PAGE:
Misleading content is a heading or the whole article that was created to misinform the readers or watchers. Misleading content is not cover the whole article. The particular article is considered misleading if only some facts are invented and the article is using manipulative the truth or hiding the truth intentionally. There are three important factors of misleading content that can be found in every fake news story, i.e. fake trust, fake information, and manipulation. Several types of misleading content like fabricated, manipulated, imposter content, Clickbait, propaganda, parody, misleading headings, sloppy journalism, and biased news.

1. Fabricated Content – It is completely false content.

2. Manipulated Content – It is a distortion of genuine information or imagery for example a headline that is made more sensationalist. There is some term which is coming under manipulated content (Cloning, Splicing, Resampling, Morphing, and Deep fake/deep porn).

  • Cloning – It is part of the image itself is copied and pasted part of the same image.
  • Splicing – It is a common form of photographic manipulation where splicing of two or more images are done to create a single composite.
  • Resampling – It is to create a convincing composite, it is often necessary to resize, rotate, or stretch some portions of an image.
  • Morphing – It is an image is converted from one to another by gradually making the change in the image.
  • Deep Fake – Deep fake are images, video and audio recording where face and voice is synthesized using deep learning algorithm to look or sound like the real one. 

3. Imposter Content – It is the impersonation of genuine sources like using the branding of an established news agency.

4. False Context of connection – It is factually accurate content that is shared with false contextual information for ex: when a headline of an article does not reflect the content.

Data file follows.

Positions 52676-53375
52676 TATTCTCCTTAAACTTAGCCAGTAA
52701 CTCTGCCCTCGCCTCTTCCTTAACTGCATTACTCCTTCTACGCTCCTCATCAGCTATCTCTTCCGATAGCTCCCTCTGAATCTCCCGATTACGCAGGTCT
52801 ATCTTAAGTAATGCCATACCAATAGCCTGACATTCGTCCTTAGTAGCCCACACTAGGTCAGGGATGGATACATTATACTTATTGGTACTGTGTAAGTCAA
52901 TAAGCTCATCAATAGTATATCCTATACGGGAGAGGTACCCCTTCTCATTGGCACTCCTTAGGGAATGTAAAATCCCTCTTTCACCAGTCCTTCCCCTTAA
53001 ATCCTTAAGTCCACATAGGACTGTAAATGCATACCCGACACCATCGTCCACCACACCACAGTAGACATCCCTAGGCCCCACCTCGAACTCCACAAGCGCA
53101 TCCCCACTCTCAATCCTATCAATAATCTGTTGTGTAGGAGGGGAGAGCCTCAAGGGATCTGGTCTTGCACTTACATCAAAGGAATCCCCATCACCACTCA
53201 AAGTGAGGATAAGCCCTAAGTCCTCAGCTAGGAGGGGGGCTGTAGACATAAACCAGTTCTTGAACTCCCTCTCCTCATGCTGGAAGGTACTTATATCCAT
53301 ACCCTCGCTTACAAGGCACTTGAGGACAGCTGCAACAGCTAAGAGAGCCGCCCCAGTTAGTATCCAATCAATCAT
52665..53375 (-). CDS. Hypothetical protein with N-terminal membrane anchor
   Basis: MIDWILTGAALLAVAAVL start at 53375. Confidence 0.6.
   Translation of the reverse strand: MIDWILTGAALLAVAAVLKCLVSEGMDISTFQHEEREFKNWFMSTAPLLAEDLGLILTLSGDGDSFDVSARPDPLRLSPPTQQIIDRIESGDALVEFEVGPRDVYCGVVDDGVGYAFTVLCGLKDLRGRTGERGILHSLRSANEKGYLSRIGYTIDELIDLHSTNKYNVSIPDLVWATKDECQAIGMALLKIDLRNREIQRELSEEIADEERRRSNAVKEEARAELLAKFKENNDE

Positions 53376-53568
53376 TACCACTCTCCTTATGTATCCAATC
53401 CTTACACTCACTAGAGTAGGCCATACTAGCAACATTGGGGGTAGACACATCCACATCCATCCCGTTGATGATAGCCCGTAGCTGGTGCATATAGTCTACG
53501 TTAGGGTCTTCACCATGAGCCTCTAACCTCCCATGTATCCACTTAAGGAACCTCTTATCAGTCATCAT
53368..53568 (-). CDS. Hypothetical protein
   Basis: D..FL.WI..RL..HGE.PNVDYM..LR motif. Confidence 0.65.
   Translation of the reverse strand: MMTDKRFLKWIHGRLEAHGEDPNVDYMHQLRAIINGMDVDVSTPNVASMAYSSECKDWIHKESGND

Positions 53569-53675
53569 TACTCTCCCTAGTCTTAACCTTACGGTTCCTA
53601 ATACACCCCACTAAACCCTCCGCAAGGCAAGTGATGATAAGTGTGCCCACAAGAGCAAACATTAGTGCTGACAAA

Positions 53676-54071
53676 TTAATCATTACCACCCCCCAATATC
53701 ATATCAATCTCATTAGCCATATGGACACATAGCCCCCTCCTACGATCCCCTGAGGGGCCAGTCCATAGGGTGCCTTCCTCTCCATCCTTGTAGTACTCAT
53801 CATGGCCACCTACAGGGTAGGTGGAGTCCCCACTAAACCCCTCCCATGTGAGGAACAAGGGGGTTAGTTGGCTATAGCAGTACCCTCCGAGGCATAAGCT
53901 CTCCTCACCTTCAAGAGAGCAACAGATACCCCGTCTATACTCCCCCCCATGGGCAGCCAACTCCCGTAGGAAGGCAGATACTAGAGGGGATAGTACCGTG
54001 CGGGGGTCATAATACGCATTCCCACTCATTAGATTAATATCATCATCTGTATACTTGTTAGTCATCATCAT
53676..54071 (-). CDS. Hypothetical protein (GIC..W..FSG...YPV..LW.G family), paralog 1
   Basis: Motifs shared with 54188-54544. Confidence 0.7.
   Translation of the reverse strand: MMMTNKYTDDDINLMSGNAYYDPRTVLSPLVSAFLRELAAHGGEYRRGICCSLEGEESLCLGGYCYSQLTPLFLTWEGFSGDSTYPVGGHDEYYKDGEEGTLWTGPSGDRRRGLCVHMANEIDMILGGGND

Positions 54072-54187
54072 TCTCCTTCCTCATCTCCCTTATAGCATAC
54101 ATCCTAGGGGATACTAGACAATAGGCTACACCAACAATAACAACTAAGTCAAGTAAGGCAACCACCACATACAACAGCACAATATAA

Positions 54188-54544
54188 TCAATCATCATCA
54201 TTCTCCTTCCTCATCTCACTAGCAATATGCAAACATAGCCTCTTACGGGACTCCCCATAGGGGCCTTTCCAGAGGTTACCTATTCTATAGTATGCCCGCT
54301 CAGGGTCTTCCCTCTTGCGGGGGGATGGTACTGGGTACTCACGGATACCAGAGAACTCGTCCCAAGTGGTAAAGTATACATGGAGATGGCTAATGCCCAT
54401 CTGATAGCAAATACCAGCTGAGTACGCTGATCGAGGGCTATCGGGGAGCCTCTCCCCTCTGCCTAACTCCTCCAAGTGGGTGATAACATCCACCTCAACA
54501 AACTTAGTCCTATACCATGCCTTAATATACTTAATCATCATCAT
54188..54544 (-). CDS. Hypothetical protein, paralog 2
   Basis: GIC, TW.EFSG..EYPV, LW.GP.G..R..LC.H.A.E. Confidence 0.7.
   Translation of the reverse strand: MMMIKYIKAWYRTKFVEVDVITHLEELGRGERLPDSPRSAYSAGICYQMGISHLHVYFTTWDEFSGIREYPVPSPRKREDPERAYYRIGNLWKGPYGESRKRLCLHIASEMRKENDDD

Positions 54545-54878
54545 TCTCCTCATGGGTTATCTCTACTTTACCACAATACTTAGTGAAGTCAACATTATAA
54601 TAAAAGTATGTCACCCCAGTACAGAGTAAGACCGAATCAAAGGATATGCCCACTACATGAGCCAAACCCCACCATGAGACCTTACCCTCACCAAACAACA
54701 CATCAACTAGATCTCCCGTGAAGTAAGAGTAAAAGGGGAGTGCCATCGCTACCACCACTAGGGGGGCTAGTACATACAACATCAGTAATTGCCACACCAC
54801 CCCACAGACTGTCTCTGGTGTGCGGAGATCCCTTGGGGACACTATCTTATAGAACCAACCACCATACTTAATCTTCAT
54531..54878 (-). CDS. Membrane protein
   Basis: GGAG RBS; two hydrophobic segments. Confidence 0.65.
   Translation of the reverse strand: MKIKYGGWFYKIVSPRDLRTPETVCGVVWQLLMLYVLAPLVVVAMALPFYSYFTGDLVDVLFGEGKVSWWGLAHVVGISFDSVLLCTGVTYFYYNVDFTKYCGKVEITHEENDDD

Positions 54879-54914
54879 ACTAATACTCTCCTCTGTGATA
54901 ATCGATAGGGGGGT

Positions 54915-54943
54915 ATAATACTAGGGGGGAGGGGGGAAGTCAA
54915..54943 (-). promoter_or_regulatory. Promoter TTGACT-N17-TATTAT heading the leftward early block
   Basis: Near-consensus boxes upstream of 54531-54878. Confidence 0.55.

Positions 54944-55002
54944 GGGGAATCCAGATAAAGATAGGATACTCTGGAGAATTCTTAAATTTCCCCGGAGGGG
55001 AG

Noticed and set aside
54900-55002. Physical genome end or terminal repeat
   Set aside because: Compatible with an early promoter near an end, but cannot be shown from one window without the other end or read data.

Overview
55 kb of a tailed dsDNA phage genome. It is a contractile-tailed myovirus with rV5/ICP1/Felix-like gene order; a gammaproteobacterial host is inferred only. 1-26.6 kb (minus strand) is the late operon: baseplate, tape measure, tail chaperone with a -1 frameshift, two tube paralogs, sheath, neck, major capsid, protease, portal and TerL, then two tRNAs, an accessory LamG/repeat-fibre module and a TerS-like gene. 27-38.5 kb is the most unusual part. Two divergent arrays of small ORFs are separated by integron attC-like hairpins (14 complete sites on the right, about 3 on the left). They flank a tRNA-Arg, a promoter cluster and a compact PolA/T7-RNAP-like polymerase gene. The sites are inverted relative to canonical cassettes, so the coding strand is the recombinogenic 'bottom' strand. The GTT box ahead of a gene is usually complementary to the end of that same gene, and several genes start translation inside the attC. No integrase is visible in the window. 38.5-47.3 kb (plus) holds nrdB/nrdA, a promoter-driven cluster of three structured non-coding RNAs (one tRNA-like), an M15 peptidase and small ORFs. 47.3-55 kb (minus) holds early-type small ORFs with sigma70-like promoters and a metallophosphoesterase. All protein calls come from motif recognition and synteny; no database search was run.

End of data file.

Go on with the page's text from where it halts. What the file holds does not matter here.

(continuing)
5. Satire and Parody – It is presenting humorous but false stores as if they are true. Although not usually categorized as fake news, this may unintentionally fool readers.

6. Clickbait – It is a method when the author is using the eye-catching title to drive visitors to several platforms like Facebook (Meta), Instagram, YouTube, LinkedIn, Twitter and other sites.

7. Propaganda – It is designed to mislead audiences and promote biased opinions. It is used to form a particular view and set the agenda.

Important Elements of Information Disorder

Examples of information disorder, the study proposes to consider three elements i.e. Agent, Message, and interpreter. 

  • Agent – Agents are involved in all three phases of the information chain – creation, production and distribution – and have various motivations. Importantly, the characteristics of agents can vary from phase to phase. Who were the agents that created produced and distributed the example, and what was their motivation?

  • Message – Messages can be communicated by agents in person (via gossip, speeches, etc.), in-text (newspaper articles or pamphlets), or in audio/visual material (images, videos, motion graphics, edited audio-clip, memes, etc.). While much of the current discussion about ‘fake news’ has focused on fabricated text articles, mis- and dis-information often appears in visual formats. This is important, as technologies for automatically analyzing text are significantly different from those for analyzing still and moving imagery. What type of message was it? What format did it take? What were the characteristics?